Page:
At least 13 killed, dozens injured in Vietnam condo inferno
Smoke killed some residents, while others jumped to their deaths
Residents startled awake by loud noise and smoke signalled for help with lit mobile phones and crawled onto cranes from their balconies to escape a fire early on Friday at a large condominium complex in southern Vietnam’s Ho Chi Minh City. At least 13 people were killed and 28 injured, with police saying it was unclear whether anyone was missing.
State media quoted the city’s police and fire service as saying police rescued more than 100 people while more than 1,000 escaped the fire themselves.
“I did not hear any alarm or fire signals,” Tuoi Tre newspaper quoted resident Nguyen Ngoc Mai as saying. “Rushing to the balcony, I could not see anything because there was a lot of smoke … I did not know what to do to save my life. Too panicked, but fortunately I was finally rescued.”
“We were awakened by loud noise. We ran out of the apartment but there was a lot of smoke. We only had enough time to grab the mobile phone, wet some towels to cover ourselves and ran out,” online newspaper VnExpress quoted an unnamed male resident as saying.
The three buildings with 14 to 20 floors have more than 700 flats. They were built six years ago in Vietnam’s southern commercial hub.
State media said most people died from suffocation or jumping from high floors.
The official Vietnam News Agency said more than 200 firefighters worked for more than an hour to put the fire under control.
The fire started in the basement garage, with state media saying doors that separated the garage from the upper floors should have been shut, but they were opened, which allowed the smoke to rise to the upper floors.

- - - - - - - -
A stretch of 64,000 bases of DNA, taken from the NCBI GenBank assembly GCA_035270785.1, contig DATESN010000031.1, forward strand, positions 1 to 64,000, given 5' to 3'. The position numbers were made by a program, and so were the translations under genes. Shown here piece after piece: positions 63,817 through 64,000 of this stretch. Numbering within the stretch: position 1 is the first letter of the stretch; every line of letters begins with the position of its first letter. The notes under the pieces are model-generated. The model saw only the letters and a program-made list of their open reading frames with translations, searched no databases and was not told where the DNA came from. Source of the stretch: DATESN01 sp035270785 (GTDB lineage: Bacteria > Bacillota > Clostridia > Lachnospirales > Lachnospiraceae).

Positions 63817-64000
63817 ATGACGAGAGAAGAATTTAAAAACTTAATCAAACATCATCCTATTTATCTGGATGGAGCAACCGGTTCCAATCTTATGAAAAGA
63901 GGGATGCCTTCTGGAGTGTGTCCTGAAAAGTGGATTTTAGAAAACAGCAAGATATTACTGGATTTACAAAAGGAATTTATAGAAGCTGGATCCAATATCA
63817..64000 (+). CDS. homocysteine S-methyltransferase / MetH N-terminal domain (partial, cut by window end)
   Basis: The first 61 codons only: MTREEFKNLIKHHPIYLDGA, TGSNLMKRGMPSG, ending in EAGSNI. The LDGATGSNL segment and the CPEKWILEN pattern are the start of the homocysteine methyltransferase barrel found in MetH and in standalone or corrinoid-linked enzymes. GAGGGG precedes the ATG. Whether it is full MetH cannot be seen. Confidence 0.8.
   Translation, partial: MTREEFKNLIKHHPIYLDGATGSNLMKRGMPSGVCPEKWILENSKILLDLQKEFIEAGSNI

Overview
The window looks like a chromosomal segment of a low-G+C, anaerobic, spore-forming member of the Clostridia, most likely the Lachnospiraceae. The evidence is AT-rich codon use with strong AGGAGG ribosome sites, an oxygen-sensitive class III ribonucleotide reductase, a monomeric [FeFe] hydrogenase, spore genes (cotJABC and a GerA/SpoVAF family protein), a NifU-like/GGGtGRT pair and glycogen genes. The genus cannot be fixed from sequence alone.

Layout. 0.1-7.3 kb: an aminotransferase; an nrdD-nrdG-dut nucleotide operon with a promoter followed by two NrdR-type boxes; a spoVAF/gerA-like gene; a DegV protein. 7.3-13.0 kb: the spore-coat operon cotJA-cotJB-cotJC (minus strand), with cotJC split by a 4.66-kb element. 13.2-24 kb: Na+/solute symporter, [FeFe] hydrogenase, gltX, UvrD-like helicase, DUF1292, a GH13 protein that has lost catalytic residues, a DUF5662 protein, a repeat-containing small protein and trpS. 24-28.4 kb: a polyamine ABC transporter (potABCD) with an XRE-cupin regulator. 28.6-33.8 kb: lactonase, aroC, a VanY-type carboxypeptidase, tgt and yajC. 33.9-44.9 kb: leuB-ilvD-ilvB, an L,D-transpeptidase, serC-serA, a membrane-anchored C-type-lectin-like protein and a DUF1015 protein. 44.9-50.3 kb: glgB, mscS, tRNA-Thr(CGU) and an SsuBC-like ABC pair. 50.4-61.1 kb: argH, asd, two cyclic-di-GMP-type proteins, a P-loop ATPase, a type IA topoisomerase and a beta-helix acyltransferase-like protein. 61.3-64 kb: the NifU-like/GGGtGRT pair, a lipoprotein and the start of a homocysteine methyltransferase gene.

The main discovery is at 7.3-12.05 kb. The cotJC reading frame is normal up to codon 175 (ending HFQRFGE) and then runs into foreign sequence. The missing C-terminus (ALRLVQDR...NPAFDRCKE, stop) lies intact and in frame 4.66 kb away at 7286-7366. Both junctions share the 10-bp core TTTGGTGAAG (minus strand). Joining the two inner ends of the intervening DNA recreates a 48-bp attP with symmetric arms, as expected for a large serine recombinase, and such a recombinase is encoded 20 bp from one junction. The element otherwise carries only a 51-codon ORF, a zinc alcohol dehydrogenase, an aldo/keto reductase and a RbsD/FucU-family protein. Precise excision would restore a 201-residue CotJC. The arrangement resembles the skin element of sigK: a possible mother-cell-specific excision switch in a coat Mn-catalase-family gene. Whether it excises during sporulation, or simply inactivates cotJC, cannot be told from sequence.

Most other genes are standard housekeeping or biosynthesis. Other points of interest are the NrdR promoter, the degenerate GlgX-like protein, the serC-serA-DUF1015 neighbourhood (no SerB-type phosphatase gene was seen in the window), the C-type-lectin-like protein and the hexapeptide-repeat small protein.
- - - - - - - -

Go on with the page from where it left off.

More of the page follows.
Tuoi Tre quoted Ho Chi Minh City Mayor Nguyen Thanh Phong as saying he was told by residents that the fire alarm system did not work and residents alerted others to the fire themselves.
The paper also quoted Senior Lieutenant Colonel Nguyen Thanh Huong, the city’s chief fire officer, as saying previous government regulations allowed fire safety inspections four times a year, but current regulations only allow one inspection a year. It was intended to reduce disturbing residents and businesses, but he said firefighters do not feel safe with the new regulations.
Huong also said there were cases, particularly in cheap condominiums, where inferior alarm systems falsely went off and residents switched it off.
Major General Phan Anh Minh, the city’s deputy police chief, told state media that the fire could have started from a motorbike’s electrical system but the possibility of explosions has not been ruled out.
In 2002, a fire at a trade centre in downtown Ho Chi Minh City killed 60 people in one of Vietnam’s worst fires.